Published December 20, 2000<?xml:namespace prefix = o ns = "urn:schemas-microsoft-com:office:office" />
Distributed by Bridge News Service
Chances are you purchased at least one gift over the Internet this Christmas season. The online shopping mall and research service Bizrate.com reported that shoppers spent $225.5 million on Internet purchases in just one day in early December, purchases that are free of sales taxes. Thanks to the grinches at the National Governors Association (NGA), however, this could be the last holiday season to enjoy such opportunities.
Contrary to popular belief, the Internet is not a tax-free zone. The Internet Tax Freedom Act of 1998 banned “special and discriminatory taxes” that states might dream up specifically for the Internet, but it’s a 1992 Supreme Court decision, Quill Corp vs. Heitkamp that governs sales taxes for catalogue and Internet purchases. Quill prevents states from collecting sales taxes from companies that have no physical presence within their geographical borders. And it is these limitations that the NGA seeks to overturn. If successful, the NGA Internet tax grab will not only mean an end to the occasional tax-free Internet purchase, but it will also violate the time-honored principle of “no taxation without representation.”
As things stand now, if a resident of New York purchases a Christmas gift from an online toy store in California and that retailer has no physical presence in the Empire State, New York cannot force the toy store to remit a sales tax (although, it should be noted, the New Yorker is legally obligated to remit a “use tax” to his home state). All fifty states have use tax laws on the books, but because of political unpopularity they are seldom enforced.
The same shopping scenario under the NGA’s tax regime: New York would be able to collect tax from the California-based toy seller. Never mind that the company being taxed has absolutely no voice in what items New York decides to tax or at what rate it taxes them, and does not benefit from any services that state provides to its residents. Taxing officials would have no accountability to such extra-territorial taxpayers and no incentive to keep tax rates at bay. Consequently, the NGA approach would mean higher taxes and more transactions taxed; bad news for businesses and consumers alike.
In the “bricks and mortar” world, retailers collect and remit sales taxes and they base those rates on their own location (wisely avoiding the burden of computing different rates for any one of the thousands of tax jurisdictions their walk-in customers could be from). But since the NGA wants to empower every state to collect sales taxes from any online company based not on that business’s location but on a resident shopping there, the location of each customer must be collected and verified. Even leaving aside the implications that would have for consumer privacy, it would be no easy technological feat with 7,500 unique taxing jurisdictions in the US.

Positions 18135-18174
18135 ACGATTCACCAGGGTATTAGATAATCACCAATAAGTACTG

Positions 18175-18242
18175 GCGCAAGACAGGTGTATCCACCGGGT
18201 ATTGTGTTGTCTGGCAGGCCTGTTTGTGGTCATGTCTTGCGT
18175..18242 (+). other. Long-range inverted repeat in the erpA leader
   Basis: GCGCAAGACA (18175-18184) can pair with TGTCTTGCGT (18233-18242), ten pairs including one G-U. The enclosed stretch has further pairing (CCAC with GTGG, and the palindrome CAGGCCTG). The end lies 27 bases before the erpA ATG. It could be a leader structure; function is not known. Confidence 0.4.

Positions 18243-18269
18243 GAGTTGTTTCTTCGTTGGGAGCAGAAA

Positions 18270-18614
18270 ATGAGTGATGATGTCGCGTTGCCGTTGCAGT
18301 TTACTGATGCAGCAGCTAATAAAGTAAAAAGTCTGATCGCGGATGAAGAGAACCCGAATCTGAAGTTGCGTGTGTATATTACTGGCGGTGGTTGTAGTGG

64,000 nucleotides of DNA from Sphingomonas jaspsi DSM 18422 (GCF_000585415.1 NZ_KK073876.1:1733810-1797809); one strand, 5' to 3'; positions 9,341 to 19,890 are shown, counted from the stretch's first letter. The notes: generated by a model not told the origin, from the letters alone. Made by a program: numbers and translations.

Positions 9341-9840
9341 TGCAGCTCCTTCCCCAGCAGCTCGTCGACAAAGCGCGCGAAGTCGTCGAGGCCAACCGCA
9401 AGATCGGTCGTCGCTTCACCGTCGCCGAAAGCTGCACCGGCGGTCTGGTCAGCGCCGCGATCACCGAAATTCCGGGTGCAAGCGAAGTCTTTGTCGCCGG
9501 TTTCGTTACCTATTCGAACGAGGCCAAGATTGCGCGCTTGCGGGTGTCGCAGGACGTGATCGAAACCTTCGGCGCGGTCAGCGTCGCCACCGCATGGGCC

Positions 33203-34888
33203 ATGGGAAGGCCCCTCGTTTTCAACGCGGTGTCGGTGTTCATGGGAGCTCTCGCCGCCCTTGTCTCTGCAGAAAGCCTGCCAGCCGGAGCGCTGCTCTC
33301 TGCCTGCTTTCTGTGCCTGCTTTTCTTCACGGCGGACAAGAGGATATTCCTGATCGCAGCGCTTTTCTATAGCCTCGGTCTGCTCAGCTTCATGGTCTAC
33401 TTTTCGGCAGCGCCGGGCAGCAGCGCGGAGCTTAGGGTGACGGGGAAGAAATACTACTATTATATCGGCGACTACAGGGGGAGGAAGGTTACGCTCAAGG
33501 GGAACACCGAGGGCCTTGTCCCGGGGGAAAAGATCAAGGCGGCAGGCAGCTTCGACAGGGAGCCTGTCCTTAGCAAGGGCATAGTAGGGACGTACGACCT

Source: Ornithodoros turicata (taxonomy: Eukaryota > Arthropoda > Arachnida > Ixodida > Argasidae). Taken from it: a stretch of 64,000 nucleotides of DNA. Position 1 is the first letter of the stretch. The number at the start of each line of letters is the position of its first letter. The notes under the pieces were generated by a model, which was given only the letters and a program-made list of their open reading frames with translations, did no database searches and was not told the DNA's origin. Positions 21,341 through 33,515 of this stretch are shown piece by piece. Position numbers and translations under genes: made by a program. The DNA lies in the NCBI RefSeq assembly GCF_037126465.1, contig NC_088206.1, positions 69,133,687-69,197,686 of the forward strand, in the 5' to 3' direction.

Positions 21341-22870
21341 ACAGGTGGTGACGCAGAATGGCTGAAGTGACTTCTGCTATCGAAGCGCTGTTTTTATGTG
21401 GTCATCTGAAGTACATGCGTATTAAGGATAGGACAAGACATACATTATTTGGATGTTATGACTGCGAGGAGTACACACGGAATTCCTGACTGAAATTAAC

In trying to justify their tax-grab, the NGA claims that as sales grow, tax revenue will become insufficient to fund critical state and local services. Currently, tax coffers are awash with funds, but because e-commerce is predicted to reach $108 billion by 2003 it is possible that states will take in substantially less from sales taxes. Contrary to the ideas of the NGA, the answer to tax revenue concerns is not to extend states’ taxing and regulatory regimes beyond their geographical borders. Currently, five states have no sales tax at all and there are no related accounts of closing schools or bankrupt firehouses.
States and localities have options; one is an origin-based sales tax model. Purchases would be taxed according to the seller’s primary point of business, regardless of the location of the buyer. This approach promotes tax accountability and tax competition among jurisdictions. The NGA’s tax cartel would do neither.
As technology changes the way Americans live, work, and shop, states will need to adjust their mode of operation and governors will need to give careful consideration to how government can properly raise revenue in the new economy. But if the principle of “no taxation without representation” is to be preserved, then states shouldn’t have the opportunity to tax those to whom they are not accountable. Besides, Christmas shopping is painful enough as it is.
Copyright © 2000 Bridge News Service